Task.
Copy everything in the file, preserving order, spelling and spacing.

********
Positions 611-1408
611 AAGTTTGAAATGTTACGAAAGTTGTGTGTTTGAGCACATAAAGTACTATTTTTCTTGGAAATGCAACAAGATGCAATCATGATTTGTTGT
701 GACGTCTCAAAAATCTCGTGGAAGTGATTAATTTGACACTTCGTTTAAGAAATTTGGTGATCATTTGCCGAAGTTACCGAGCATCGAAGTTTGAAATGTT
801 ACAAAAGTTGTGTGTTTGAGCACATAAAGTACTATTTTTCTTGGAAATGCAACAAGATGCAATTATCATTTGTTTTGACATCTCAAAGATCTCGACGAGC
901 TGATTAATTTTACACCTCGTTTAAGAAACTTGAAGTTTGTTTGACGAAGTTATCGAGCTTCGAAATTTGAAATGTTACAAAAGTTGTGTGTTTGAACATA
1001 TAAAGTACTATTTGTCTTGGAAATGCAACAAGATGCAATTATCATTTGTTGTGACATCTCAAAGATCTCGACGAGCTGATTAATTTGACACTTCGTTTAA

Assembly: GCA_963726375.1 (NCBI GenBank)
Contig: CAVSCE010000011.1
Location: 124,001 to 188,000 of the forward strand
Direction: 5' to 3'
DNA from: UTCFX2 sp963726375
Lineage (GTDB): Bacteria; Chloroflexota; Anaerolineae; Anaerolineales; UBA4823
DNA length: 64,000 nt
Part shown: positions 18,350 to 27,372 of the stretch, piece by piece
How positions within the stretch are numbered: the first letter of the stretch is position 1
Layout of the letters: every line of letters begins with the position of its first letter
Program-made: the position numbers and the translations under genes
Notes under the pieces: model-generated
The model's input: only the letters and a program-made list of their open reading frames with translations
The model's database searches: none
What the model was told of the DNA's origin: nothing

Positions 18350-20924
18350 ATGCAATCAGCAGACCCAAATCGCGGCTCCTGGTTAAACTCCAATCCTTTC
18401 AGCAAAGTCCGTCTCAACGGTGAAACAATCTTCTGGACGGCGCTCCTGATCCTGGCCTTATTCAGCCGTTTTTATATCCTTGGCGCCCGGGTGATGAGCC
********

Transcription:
Positions 611-1408
611 AAGTTTGAAATGTTACGAAAGTTGTGTGTTTGAGCACATAAAGTACTATTTTTCTTGGAAATGCAACAAGATGCAATCATGATTTGTTGT
701 GACGTCTCAAAAATCTCGTGGAAGTGATTAATTTGACACTTCGTTTAAGAAATTTGGTGATCATTTGCCGAAGTTACCGAGCATCGAAGTTTGAAATGTT
801 ACAAAAGTTGTGTGTTTGAGCACATAAAGTACTATTTTTCTTGGAAATGCAACAAGATGCAATTATCATTTGTTTTGACATCTCAAAGATCTCGACGAGC
901 TGATTAATTTTACACCTCGTTTAAGAAACTTGAAGTTTGTTTGACGAAGTTATCGAGCTTCGAAATTTGAAATGTTACAAAAGTTGTGTGTTTGAACATA
1001 TAAAGTACTATTTGTCTTGGAAATGCAACAAGATGCAATTATCATTTGTTGTGACATCTCAAAGATCTCGACGAGCTGATTAATTTGACACTTCGTTTAA

Assembly: GCA_963726375.1 (NCBI GenBank)
Contig: CAVSCE010000011.1
Location: 124,001 to 188,000 of the forward strand
Direction: 5' to 3'
DNA from: UTCFX2 sp963726375
Lineage (GTDB): Bacteria; Chloroflexota; Anaerolineae; Anaerolineales; UBA4823
DNA length: 64,000 nt
Part shown: positions 18,350 to 27,372 of the stretch, piece by piece
How positions within the stretch are numbered: the first letter of the stretch is position 1
Layout of the letters: every line of letters begins with the position of its first letter
Program-made: the position numbers and the translations under genes
Notes under the pieces: model-generated
The model's input: only the letters and a program-made list of their open reading frames with translations
The model's database searches: none
What the model was told of the DNA's origin: nothing

Positions 18350-20924
18350 ATGCAATCAGCAGACCCAAATCGCGGCTCCTGGTTAAACTCCAATCCTTTC
18401 AGCAAAGTCCGTCTCAACGGTGAAACAATCTTCTGGACGGCGCTCCTGATCCTGGCCTTATTCAGCCGTTTTTATATCCTTGGCGCCCGGGTGATGAGCC